Globalization Partners International (GPI) is a multicultural translation services company. As a member of GPI’s team, it is both fascinating and complicated navigating a multicultural work environment. But, patience, flexibility and tolerance go a long way in effectively communicating and working with team members around the world.
GPI’s globalization services teams consist of people from the United Arab Emirates, Egypt, Argentina, the United States and many other places in-between. This results in numerous cultures working together. It is interesting and eye-opening to learn about the cultures, customs and practices of GPI’s team members, but the multicultural working environment also creates some obstacles. Communication styles, work schedules, time zones, language barriers and management styles can all vary greatly from place to place.
Workforce globalization has made multicultural teams common for many industries. Technology has made working with people on the other side of the world easily accessible. However, technology doesn’t erase the differences between cultural and social practices. Two of the greatest obstacles are time and communication.
Time zones can be very tricky to coordinate. There are many mornings when I am logged on by 6:00am Pacific Standard Time to have a meeting with my colleagues in Egypt at the end of their day. This works well for me because I work most effectively in the earlier part of my day, but this is not the case for everyone. Some regions, like Latin America, tend to have “late-night” cultures and begin and end their work day later. In contrast, “early-birds” like the United States, prefer to start and end their day earlier. Different cultures use time differently.
I came across an interesting article on time management between cultures that categorizes two ways of identifying time: monochronic (one thing at a time) cultures and polychronic (many things at a time) cultures.
Monochronic cultures, like the United States and countries in northern Europe, view time as a commodity. Expressions like “waste time” or “time is money” are commonly used. Tasks are done in a systematic way and sticking to the agenda in meetings is as important as showing up on time.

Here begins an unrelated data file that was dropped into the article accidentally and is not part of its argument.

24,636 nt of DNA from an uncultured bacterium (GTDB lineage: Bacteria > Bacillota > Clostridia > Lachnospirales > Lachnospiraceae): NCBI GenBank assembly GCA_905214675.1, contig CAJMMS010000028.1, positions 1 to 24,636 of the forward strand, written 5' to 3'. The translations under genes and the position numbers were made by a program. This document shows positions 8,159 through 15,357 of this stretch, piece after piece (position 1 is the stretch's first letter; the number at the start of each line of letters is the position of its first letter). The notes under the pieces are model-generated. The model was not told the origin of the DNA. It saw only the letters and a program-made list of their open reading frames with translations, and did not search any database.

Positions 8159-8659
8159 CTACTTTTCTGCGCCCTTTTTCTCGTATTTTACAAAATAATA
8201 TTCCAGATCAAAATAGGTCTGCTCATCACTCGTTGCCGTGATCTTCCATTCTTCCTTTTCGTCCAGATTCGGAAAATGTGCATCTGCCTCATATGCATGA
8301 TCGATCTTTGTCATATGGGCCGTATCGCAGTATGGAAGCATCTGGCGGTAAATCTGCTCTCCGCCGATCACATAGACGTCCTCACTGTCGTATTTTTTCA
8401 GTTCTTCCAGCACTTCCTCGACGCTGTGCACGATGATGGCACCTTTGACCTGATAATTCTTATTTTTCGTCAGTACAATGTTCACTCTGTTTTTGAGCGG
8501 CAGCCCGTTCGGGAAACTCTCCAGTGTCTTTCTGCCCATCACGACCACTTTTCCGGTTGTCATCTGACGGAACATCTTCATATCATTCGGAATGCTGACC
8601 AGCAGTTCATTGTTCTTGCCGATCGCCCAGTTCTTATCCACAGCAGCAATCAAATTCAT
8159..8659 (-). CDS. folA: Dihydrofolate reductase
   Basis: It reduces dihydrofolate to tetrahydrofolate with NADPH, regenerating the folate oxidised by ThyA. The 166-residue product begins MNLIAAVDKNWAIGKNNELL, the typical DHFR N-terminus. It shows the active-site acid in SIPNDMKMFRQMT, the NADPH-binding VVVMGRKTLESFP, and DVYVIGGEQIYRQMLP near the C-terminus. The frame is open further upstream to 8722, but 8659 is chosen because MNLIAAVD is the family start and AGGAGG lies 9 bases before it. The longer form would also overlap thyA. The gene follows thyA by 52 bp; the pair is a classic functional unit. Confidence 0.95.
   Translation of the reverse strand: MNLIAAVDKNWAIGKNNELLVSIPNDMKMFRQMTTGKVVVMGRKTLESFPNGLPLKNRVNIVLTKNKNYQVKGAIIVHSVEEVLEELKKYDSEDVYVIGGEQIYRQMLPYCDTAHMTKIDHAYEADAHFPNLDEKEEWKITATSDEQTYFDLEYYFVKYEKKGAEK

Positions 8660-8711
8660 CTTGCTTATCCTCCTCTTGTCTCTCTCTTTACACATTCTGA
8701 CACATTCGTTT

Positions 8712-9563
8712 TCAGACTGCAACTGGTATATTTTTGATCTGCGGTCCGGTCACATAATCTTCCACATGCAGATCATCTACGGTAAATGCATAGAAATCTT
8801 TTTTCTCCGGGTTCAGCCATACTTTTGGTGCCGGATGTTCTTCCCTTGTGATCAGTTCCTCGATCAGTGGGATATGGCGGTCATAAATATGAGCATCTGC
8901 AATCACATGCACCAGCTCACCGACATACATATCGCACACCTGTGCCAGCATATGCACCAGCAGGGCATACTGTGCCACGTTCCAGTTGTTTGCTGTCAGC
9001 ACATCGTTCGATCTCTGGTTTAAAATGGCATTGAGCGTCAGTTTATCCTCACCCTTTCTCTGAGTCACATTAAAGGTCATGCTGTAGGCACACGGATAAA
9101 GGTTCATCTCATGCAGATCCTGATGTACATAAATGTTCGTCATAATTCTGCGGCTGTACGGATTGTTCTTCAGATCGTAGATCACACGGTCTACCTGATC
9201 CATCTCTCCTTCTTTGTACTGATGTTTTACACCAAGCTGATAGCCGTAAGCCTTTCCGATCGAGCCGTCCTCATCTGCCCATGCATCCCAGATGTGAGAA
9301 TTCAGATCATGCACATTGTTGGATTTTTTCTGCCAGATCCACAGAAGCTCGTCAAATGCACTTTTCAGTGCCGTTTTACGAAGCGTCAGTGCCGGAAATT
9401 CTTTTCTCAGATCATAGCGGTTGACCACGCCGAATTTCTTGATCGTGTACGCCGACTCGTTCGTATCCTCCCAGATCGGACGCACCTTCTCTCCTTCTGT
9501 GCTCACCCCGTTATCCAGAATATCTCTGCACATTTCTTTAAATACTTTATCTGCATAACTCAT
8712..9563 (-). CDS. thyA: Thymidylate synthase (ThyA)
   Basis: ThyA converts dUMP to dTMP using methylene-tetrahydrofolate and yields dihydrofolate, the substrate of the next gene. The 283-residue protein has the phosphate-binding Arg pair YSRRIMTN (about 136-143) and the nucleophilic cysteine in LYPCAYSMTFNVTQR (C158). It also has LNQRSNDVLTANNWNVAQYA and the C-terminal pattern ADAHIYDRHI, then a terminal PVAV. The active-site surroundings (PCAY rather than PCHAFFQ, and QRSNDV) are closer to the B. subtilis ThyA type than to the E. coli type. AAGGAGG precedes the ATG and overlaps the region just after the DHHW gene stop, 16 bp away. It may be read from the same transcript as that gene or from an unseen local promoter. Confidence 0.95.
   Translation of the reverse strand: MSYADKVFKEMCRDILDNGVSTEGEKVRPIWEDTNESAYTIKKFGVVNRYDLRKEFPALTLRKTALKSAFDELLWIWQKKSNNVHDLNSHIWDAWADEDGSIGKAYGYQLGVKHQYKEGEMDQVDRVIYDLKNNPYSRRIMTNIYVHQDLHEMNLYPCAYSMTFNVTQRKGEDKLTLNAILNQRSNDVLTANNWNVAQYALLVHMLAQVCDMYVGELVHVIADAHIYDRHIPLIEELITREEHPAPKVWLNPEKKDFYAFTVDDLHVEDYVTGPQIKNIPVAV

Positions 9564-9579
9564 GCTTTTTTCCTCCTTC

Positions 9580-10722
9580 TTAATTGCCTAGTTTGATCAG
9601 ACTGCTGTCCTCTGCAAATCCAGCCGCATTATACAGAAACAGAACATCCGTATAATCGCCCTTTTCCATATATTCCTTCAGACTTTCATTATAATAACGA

Polychronic cultures, like southern Europe, Latin American countries and the Middle East, view time as flexible and fluid. Days are planned according to what events are happening, rather than by what the clock says. Tasks like building relationships and negotiating, can happen all at once, rather than one at a time.
Time zones and time management differences are important to consider when organizing and planning meetings, setting deadlines and building and maintaining relationships.
As a translation company, GPI understands the importance of communication and how it can vary from place to place. It is reasonable when marketing to a target audience to factor in communication differences, but this can sometimes become lost in translation when speaking with a co-worker. Pun intended.
Communication differences can lead to significant obstacles to effective teamwork if not managed correctly. According to a Harvard Business Review article on effectively managing multicultural teams, communication issues include:
- Direct vs. indirect communication.
- Trouble with accents and fluency.
- Differing attitudes towards hierarchy and authority.
- Conflicting norms for decision making.
Communication in Western cultures is generally direct and explicit. The message’s meaning is very clear. But, this isn’t the case in other countries, like Japan, who embed the meaning in the way the message is presented.
By design, multicultural teams have a flat structure. Some cultures like the collaborative environment and some are uncomfortable with it. Team members from hierarchical cultures will want to defer to team members they view as higher-status, while egalitarian cultures will view each team member as equals.
Tips for Effectively Working Together
C. Carey Yang, Ph.D wrote an article listing seven habits of highly effective multicultural teams he identified from years of experience.
- Learn, understand, respect and leverage the cultural differences.
- You cannot over-communicate, but only in the right way.
- Build a team of one.
- Make culturally correct decisions.
- Foster cohesive relationships and build trust.
- Resolve conflicts quickly and peacefully.
- Play to win.
Yang advises to “seek to understand before being understood.” An invaluable piece of advice when working on multicultural teams. To read his full article see: The 7 Habits of Highly Effective Multicultural Teams.
Multicultural teams will continue to become more common as globalization erases barriers to entry in countries around the world. People on the other side of the world are no longer a world away. Communicating with people from different cultures is paramount to successful global business strategies.
There are many strategies for effectively working with multicultural teams. Identifying the cultural gaps openly and adapting your processes and policies whenever possible will help create successful teamwork. Tolerance, patience and the willingness to learn are key traits for bridging the cultural gap.